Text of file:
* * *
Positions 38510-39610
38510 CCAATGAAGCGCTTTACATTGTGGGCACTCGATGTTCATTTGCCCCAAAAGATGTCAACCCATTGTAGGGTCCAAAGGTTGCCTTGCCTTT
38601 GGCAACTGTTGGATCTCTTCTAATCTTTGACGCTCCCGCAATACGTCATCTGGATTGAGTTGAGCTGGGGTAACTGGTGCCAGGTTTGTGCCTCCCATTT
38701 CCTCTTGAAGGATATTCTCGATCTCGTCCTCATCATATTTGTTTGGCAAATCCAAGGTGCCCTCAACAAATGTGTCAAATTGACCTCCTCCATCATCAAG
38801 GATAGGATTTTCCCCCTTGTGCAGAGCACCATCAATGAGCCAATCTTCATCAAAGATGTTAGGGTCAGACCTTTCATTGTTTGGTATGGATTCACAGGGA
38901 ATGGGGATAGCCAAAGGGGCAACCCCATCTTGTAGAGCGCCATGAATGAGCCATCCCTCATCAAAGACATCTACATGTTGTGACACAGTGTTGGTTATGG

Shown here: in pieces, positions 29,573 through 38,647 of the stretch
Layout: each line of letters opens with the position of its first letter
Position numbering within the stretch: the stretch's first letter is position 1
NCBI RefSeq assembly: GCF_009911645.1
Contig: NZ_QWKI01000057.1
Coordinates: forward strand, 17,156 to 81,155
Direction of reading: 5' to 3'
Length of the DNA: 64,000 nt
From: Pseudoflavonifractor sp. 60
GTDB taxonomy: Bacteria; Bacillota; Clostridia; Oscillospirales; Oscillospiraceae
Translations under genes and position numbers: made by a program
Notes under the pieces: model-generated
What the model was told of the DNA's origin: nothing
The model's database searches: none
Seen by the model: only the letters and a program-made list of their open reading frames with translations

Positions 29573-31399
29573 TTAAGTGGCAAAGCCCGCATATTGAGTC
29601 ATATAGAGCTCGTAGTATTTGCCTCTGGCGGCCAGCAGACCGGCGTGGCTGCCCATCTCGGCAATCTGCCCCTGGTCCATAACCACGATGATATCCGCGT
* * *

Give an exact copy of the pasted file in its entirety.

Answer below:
Positions 38510-39610
38510 CCAATGAAGCGCTTTACATTGTGGGCACTCGATGTTCATTTGCCCCAAAAGATGTCAACCCATTGTAGGGTCCAAAGGTTGCCTTGCCTTT
38601 GGCAACTGTTGGATCTCTTCTAATCTTTGACGCTCCCGCAATACGTCATCTGGATTGAGTTGAGCTGGGGTAACTGGTGCCAGGTTTGTGCCTCCCATTT
38701 CCTCTTGAAGGATATTCTCGATCTCGTCCTCATCATATTTGTTTGGCAAATCCAAGGTGCCCTCAACAAATGTGTCAAATTGACCTCCTCCATCATCAAG
38801 GATAGGATTTTCCCCCTTGTGCAGAGCACCATCAATGAGCCAATCTTCATCAAAGATGTTAGGGTCAGACCTTTCATTGTTTGGTATGGATTCACAGGGA
38901 ATGGGGATAGCCAAAGGGGCAACCCCATCTTGTAGAGCGCCATGAATGAGCCATCCCTCATCAAAGACATCTACATGTTGTGACACAGTGTTGGTTATGG

Shown here: in pieces, positions 29,573 through 38,647 of the stretch
Layout: each line of letters opens with the position of its first letter
Position numbering within the stretch: the stretch's first letter is position 1
NCBI RefSeq assembly: GCF_009911645.1
Contig: NZ_QWKI01000057.1
Coordinates: forward strand, 17,156 to 81,155
Direction of reading: 5' to 3'
Length of the DNA: 64,000 nt
From: Pseudoflavonifractor sp. 60
GTDB taxonomy: Bacteria; Bacillota; Clostridia; Oscillospirales; Oscillospiraceae
Translations under genes and position numbers: made by a program
Notes under the pieces: model-generated
What the model was told of the DNA's origin: nothing
The model's database searches: none
Seen by the model: only the letters and a program-made list of their open reading frames with translations

Positions 29573-31399
29573 TTAAGTGGCAAAGCCCGCATATTGAGTC
29601 ATATAGAGCTCGTAGTATTTGCCTCTGGCGGCCAGCAGACCGGCGTGGCTGCCCATCTCGGCAATCTGCCCCTGGTCCATAACCACGATGATATCCGCGT